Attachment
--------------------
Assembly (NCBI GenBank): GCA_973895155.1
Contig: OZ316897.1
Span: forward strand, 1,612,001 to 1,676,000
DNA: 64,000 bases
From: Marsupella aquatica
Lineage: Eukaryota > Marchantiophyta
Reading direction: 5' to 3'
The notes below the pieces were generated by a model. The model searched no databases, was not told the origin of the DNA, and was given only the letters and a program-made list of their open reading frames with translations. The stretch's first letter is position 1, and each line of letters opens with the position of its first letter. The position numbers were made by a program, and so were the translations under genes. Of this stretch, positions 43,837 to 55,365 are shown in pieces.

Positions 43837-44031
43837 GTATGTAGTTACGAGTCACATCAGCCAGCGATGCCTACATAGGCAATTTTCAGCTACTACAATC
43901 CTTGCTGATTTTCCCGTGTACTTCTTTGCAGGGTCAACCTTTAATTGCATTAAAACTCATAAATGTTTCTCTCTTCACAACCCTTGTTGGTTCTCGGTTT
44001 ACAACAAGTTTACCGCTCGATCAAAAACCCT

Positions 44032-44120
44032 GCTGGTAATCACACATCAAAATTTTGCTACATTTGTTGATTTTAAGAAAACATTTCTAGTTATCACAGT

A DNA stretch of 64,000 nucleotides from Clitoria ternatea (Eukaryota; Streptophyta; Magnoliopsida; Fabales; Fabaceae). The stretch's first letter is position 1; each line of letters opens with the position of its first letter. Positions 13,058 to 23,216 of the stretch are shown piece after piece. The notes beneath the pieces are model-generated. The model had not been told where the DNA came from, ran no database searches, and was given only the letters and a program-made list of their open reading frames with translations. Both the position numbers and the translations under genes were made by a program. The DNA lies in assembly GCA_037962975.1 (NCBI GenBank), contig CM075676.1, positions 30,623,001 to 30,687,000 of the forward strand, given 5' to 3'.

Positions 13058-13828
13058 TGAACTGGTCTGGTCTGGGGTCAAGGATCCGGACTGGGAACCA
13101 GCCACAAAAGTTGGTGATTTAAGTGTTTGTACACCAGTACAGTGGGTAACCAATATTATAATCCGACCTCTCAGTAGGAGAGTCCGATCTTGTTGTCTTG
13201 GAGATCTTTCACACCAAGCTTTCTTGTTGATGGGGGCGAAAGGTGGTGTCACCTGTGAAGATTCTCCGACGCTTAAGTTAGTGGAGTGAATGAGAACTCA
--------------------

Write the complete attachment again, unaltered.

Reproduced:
Assembly (NCBI GenBank): GCA_973895155.1
Contig: OZ316897.1
Span: forward strand, 1,612,001 to 1,676,000
DNA: 64,000 bases
From: Marsupella aquatica
Lineage: Eukaryota > Marchantiophyta
Reading direction: 5' to 3'
The notes below the pieces were generated by a model. The model searched no databases, was not told the origin of the DNA, and was given only the letters and a program-made list of their open reading frames with translations. The stretch's first letter is position 1, and each line of letters opens with the position of its first letter. The position numbers were made by a program, and so were the translations under genes. Of this stretch, positions 43,837 to 55,365 are shown in pieces.

Positions 43837-44031
43837 GTATGTAGTTACGAGTCACATCAGCCAGCGATGCCTACATAGGCAATTTTCAGCTACTACAATC
43901 CTTGCTGATTTTCCCGTGTACTTCTTTGCAGGGTCAACCTTTAATTGCATTAAAACTCATAAATGTTTCTCTCTTCACAACCCTTGTTGGTTCTCGGTTT
44001 ACAACAAGTTTACCGCTCGATCAAAAACCCT

Positions 44032-44120
44032 GCTGGTAATCACACATCAAAATTTTGCTACATTTGTTGATTTTAAGAAAACATTTCTAGTTATCACAGT

A DNA stretch of 64,000 nucleotides from Clitoria ternatea (Eukaryota; Streptophyta; Magnoliopsida; Fabales; Fabaceae). The stretch's first letter is position 1; each line of letters opens with the position of its first letter. Positions 13,058 to 23,216 of the stretch are shown piece after piece. The notes beneath the pieces are model-generated. The model had not been told where the DNA came from, ran no database searches, and was given only the letters and a program-made list of their open reading frames with translations. Both the position numbers and the translations under genes were made by a program. The DNA lies in assembly GCA_037962975.1 (NCBI GenBank), contig CM075676.1, positions 30,623,001 to 30,687,000 of the forward strand, given 5' to 3'.

Positions 13058-13828
13058 TGAACTGGTCTGGTCTGGGGTCAAGGATCCGGACTGGGAACCA
13101 GCCACAAAAGTTGGTGATTTAAGTGTTTGTACACCAGTACAGTGGGTAACCAATATTATAATCCGACCTCTCAGTAGGAGAGTCCGATCTTGTTGTCTTG
13201 GAGATCTTTCACACCAAGCTTTCTTGTTGATGGGGGCGAAAGGTGGTGTCACCTGTGAAGATTCTCCGACGCTTAAGTTAGTGGAGTGAATGAGAACTCA